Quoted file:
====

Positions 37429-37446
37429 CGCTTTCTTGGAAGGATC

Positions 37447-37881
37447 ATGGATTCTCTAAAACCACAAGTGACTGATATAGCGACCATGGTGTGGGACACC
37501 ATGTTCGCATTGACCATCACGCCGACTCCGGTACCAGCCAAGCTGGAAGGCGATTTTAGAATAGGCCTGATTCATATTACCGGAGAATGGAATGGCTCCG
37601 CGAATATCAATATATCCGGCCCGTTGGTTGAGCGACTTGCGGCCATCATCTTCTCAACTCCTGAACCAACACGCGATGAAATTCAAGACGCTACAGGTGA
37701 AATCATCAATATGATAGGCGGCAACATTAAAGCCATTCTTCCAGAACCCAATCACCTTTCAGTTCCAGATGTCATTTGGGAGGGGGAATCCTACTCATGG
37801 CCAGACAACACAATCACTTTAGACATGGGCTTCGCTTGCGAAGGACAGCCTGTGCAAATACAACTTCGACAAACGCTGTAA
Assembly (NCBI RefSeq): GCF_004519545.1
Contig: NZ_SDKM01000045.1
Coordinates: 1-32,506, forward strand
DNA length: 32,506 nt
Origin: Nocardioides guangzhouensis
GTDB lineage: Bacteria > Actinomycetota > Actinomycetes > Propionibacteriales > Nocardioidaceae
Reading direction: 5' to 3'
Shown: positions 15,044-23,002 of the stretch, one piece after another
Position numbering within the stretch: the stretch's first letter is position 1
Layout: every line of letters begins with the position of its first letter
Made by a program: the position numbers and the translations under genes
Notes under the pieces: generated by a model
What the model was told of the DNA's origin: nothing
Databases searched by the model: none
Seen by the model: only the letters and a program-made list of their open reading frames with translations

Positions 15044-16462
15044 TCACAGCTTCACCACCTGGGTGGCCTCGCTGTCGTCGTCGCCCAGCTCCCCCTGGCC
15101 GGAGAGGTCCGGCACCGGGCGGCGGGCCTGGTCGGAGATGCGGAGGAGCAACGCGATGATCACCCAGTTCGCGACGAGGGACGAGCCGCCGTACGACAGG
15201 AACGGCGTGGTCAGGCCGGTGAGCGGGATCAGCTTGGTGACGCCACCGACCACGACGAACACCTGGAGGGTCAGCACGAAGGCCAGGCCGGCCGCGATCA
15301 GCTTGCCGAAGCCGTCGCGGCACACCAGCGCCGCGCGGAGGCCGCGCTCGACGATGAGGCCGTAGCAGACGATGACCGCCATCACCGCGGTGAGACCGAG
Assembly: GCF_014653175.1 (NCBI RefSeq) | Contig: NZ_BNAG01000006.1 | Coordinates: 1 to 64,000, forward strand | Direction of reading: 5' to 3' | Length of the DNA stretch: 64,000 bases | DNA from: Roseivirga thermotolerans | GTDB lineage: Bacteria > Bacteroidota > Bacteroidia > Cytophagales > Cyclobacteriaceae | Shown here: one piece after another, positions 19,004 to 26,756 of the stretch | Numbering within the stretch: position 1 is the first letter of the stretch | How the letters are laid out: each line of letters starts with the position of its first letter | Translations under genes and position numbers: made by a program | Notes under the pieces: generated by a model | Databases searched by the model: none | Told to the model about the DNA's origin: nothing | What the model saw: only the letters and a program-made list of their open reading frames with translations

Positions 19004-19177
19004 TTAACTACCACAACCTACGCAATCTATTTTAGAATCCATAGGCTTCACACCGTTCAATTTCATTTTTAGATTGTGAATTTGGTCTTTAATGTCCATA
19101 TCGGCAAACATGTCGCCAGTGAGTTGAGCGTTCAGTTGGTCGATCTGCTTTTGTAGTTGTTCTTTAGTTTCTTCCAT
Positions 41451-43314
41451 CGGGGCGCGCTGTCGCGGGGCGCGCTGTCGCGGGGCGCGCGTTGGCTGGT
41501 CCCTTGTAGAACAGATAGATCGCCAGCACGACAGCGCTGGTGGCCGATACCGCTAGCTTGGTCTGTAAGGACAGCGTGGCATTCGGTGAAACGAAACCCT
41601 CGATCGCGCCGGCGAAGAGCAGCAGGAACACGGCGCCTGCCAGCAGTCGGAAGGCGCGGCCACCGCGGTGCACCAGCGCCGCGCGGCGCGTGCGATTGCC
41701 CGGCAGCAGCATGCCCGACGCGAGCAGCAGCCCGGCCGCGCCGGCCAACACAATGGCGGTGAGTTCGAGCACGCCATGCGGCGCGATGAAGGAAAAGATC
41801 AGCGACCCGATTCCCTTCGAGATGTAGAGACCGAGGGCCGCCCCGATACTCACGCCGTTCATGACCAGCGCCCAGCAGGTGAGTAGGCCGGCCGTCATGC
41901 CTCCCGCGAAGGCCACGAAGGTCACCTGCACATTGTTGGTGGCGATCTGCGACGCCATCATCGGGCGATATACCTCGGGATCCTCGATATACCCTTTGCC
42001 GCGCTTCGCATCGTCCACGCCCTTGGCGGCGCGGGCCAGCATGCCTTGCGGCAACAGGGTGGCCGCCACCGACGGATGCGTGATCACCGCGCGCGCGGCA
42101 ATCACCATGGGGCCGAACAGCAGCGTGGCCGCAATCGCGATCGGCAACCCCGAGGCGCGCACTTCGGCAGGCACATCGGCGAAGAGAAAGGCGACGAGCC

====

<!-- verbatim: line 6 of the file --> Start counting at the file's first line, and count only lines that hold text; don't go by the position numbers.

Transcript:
37601 CGAATATCAATATATCCGGCCCGTTGGTTGAGCGACTTGCGGCCATCATCTTCTCAACTCCTGAACCAACACGCGATGAAATTCAAGACGCTACAGGTGA